I do agree with your concept that moderates and progressives are uniting, but slowly.  I would add that the evangelical side is also growing.  It is, after all, a major part of their mission.  That is one reason why the the unity against them is growing so slowly.  The other is religion.  I think that many moderately religious people, like some of the fundamentalist ideas.  A line in the sand between moderates and fundamentalists has not been drawn.

The strategy of expanding the Republican party using the "white working-class vote" was not Reagan's invention.  Recall Nixon's "Southern Strategy".  Reagan was just a better "communicator" than Nixon.  The real decline of the Republican party, from the secular-pragmatic point of view, was the defeat of Nelson Rockefeller.  Ever since then, the party has become more ideological and more reactionary.  It's a shift that took almost the whole 20th century to accomplish.  William Jennings Bryan, of Scope's Monkey Trial fame, was a perennial Democratic presidential candidate.  Once upon a time, the Democrats were the party of rural traditionalists, religious revivalists, and the preponderance of elements seeking to exploit the anti-intellectual mob.  Now it's come full-circle.  But I remain cautiously optimistic.  The "millennial generation" may be no less devout than their predecessors, but they are less doctrinaire.  By around 2020 or so, the fundamentalist-fueled culture wars ought to dissipate.

Santorum is drawing clear lines. He's not interested in a diverse and democratic society. He's going with a theocratic position that excludes most Americans from real citizenship. Will it sell? This is a test.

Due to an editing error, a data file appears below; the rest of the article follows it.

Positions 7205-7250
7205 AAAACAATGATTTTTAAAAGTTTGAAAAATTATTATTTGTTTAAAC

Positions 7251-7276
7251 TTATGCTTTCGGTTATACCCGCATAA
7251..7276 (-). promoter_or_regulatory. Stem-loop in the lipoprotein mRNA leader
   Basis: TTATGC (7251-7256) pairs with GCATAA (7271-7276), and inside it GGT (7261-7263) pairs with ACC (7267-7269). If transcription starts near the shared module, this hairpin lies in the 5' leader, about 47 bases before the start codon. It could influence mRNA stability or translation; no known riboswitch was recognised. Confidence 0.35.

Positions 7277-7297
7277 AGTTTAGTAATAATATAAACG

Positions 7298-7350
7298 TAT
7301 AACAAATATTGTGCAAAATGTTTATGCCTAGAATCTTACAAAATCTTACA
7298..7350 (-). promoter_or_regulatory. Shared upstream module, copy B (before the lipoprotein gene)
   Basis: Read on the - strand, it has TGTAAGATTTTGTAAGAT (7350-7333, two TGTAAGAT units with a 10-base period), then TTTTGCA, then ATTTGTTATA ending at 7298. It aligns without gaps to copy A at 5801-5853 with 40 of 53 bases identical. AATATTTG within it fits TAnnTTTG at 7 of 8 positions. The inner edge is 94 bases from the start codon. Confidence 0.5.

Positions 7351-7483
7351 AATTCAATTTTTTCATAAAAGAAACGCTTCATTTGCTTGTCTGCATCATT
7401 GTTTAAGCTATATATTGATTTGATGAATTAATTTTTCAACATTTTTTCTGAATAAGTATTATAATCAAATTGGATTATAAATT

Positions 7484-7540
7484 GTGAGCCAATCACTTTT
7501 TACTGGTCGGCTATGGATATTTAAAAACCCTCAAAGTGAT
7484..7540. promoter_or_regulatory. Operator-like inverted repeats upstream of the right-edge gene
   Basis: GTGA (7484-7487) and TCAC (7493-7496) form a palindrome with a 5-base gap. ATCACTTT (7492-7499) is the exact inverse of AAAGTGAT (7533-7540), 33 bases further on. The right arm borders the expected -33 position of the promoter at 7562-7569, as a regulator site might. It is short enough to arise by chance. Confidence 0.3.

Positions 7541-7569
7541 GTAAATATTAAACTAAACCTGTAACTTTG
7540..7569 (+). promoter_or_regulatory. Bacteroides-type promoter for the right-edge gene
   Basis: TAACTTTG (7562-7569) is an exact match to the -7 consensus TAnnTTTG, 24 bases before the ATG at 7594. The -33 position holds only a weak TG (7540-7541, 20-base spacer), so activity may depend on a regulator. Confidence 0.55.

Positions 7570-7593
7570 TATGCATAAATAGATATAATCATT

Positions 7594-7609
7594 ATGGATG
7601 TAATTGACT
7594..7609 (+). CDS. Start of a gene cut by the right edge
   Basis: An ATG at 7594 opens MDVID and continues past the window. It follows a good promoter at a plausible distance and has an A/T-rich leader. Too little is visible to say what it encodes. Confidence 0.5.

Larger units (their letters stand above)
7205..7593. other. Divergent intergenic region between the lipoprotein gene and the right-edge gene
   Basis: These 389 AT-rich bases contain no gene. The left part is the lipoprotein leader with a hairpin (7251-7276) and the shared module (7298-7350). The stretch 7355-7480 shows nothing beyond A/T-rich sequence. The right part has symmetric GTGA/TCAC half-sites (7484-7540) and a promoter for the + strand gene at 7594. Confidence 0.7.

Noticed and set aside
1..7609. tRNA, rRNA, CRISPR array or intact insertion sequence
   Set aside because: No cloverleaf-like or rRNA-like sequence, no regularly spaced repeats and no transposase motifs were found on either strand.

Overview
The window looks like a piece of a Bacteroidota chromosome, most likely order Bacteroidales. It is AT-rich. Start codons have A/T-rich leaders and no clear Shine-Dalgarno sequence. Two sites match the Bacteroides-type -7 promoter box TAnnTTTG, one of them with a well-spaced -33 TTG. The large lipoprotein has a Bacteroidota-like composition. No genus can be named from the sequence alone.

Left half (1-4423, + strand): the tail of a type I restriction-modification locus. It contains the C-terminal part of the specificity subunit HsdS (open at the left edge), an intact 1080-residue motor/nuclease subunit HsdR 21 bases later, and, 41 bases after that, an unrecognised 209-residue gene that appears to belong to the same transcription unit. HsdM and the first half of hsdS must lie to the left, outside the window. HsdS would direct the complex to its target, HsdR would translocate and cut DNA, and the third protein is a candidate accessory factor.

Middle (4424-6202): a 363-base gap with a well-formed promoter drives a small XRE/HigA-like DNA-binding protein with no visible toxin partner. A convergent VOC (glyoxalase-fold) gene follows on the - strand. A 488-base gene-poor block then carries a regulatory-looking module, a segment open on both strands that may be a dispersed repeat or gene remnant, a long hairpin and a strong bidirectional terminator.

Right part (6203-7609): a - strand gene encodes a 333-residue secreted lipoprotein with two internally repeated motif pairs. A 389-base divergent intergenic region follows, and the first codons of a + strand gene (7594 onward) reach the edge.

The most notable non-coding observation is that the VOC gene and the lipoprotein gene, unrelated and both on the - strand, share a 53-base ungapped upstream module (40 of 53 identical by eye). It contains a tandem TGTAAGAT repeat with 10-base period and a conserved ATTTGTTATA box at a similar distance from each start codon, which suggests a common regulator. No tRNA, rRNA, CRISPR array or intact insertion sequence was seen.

http://thecaucus.blogs.nytimes.com/2012/02/26/santorum-says-religio...

He is definitely going the theocracy route. I do not think it play well with the public as a whole.  Sure the other wingnuts on the Right think it is great, but most people I know are moderates and they aren't biting.

Two ways to look at Reagan's inviting the fundamentalists into the Repub Party:

1. A smart move, it brought in millions of unthinking, obedient people.

2. A dumb move, he didn't count them and their leaders took over the party.

It was actually, pre-Reagan, post-Nixon, …mostly as a result of the Nixon administration being brought down by a couple of old-fashioned journalists and some shoe-leather. Bringing in the religious-right wasn't the only move, the other was the destruction of independent news media. This is most noticeable when you compare Watergate with Iran-Contra, and how the latter was just swept under the rug.

Where we are now is exactly on the course that corporate-handlers set out to accomplish, …with one exception. They didn't foresee the internet.

Whatever the source of backing, religious, political or corporate; one needs only to "follow the money", …no surprises to be found when you get to the end of the trail.

We could sure use a Woodward and Bernstein now, in the mainstream; …too bad the only place to find real journalism these days is called "the fringe".

…follow the money.

And Gingrich tries to out-Santorum Santorum -

“The forces of the secular left believe passionately and deeply, and with frankly a religious fervor, in their world view and they will regard what I am saying as a horrifying assault on what they think is the truth,” Gingrich said. “Because their version of the truth is to have a totally neutral government that has no meaning.”

haha---Gingrich's statement really makes little sense.  Their disdain for the Constitution is horrifying.